We are a commune of inquiring, skeptical, politically centrist, capitalist, anglophile, traditionalist New England Yankee humans, humanoids, and animals with many interests beyond and above politics. Each of us has had a high-school education (or GED), but all had ADD so didn't pay attention very well, especially the dogs. Each one of us does "try my best to be just like I am," and none of us enjoys working for others, including for Maggie, from whom we receive neither a nickel nor a dime. Freedom from nags, cranks, government, do-gooders, control-freaks and idiots is all that we ask for.
Carl Hiassen has a new book out, Chomp, for young readers. Other of his books offer hilarious south Florida black humor for grown-ups.
What did I just begin reading? Mark Twain's 1867 Innocents Abroad. Since we're taking a pass on a Europe trip this summer, thought I'd read about what ship cruising was like right when the concept was invented - his trip was advertised as a "pleasure excursion." From the blurb:
Innocents Abroad began as a series of travel letters written by Mark Twain mainly for the Alta California, a San Francisco paper that sponsored his participation in the trip to Europe and the Holy Land in 1867 aboard the steamship Quaker City. On the excursion from New York to Palestine they traveled a distance of over 20,000 miles by land and sea through France, Spain, Italy, Greece, Morocco, Russia, Turkey and Egypt. Through his humorous and insightful writings, Twain describes countries, nations, incidents and his amazing adventures.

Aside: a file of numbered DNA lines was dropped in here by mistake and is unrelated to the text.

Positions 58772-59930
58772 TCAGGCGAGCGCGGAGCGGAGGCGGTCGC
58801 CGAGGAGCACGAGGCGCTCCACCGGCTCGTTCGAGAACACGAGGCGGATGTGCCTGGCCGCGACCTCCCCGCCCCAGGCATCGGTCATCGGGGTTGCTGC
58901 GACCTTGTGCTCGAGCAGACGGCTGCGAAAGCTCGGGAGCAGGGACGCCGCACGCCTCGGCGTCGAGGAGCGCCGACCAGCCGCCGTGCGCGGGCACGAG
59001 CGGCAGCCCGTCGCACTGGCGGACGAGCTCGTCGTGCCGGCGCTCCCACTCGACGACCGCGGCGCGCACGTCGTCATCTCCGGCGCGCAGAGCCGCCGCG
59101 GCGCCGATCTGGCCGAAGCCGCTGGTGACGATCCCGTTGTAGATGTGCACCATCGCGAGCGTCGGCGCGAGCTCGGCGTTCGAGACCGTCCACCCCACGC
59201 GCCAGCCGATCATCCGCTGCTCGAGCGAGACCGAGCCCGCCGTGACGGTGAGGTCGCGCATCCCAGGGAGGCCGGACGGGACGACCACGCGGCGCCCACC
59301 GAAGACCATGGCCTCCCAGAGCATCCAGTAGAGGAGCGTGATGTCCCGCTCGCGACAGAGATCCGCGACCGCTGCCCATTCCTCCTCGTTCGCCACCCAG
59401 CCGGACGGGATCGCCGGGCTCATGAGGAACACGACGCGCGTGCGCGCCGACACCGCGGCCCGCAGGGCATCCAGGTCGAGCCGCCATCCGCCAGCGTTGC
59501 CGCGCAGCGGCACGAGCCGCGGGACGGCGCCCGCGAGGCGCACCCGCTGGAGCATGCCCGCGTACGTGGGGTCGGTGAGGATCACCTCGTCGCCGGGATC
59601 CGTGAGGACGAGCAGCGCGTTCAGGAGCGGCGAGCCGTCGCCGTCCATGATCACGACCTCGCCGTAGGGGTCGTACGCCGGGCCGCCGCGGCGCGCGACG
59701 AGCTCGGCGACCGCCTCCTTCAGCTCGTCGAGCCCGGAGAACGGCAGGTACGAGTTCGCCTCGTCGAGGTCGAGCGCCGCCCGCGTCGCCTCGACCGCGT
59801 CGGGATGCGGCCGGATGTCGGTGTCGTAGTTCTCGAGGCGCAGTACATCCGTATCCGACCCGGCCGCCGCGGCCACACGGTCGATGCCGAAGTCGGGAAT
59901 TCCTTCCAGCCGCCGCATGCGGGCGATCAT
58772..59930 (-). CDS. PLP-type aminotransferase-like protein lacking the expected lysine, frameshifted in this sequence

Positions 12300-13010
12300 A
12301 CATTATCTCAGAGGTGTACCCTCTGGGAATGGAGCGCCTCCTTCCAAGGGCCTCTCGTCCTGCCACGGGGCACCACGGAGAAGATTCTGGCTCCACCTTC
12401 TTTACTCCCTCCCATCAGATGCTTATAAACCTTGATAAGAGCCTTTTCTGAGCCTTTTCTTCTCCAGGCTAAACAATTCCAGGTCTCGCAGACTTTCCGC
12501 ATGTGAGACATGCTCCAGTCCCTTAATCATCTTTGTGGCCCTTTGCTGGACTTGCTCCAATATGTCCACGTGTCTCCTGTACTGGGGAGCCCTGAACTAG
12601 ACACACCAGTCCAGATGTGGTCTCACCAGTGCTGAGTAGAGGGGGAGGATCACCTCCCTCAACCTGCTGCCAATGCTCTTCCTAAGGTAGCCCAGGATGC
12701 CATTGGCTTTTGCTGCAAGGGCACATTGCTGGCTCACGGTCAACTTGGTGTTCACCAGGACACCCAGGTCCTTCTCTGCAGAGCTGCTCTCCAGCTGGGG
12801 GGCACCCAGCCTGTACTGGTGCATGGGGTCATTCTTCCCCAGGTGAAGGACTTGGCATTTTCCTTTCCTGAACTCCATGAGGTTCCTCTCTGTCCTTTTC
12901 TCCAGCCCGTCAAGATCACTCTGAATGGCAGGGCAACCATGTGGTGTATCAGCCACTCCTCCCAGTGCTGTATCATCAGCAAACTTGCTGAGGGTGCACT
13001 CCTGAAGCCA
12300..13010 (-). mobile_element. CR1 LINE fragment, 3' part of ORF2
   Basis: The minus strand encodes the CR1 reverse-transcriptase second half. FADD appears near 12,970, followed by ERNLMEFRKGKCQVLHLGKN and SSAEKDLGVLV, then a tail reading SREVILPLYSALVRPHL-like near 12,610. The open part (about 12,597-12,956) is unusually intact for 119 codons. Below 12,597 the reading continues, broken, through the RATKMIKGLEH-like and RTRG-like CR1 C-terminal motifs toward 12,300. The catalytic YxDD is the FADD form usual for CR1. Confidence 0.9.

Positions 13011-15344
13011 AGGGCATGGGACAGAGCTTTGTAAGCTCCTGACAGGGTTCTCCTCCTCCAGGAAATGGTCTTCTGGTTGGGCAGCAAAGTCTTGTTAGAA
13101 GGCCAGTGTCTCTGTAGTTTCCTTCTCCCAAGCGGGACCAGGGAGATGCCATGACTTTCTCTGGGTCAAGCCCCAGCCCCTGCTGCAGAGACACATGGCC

What do you mean "It ain't littercher?" Stand The Innocents Abroad up against The Great Gatsby: Twain had better style, could make you care about the characters, and had a better eye for people. I had to read Gatsby in high school(*) and have never cared to re-read it. Innocents I've read 6 or 7 times and liked better each time.
(*) I had to read Pride and Prejudice too, and I've re-read it a couple of times since, so my claim isn't just a matter of "had to read it" dislike.
"The Innocents Abroad" may or may not be lit, but it supplements anyone's historical education, particularly MT's description of the Holy Land. MT's experience in the almost entirely vacant, devastated, impoverished, mostly unlivable void that is now the modern and thriving land of Israel puts to rest the bizarre leftist/Arab mythology of the area.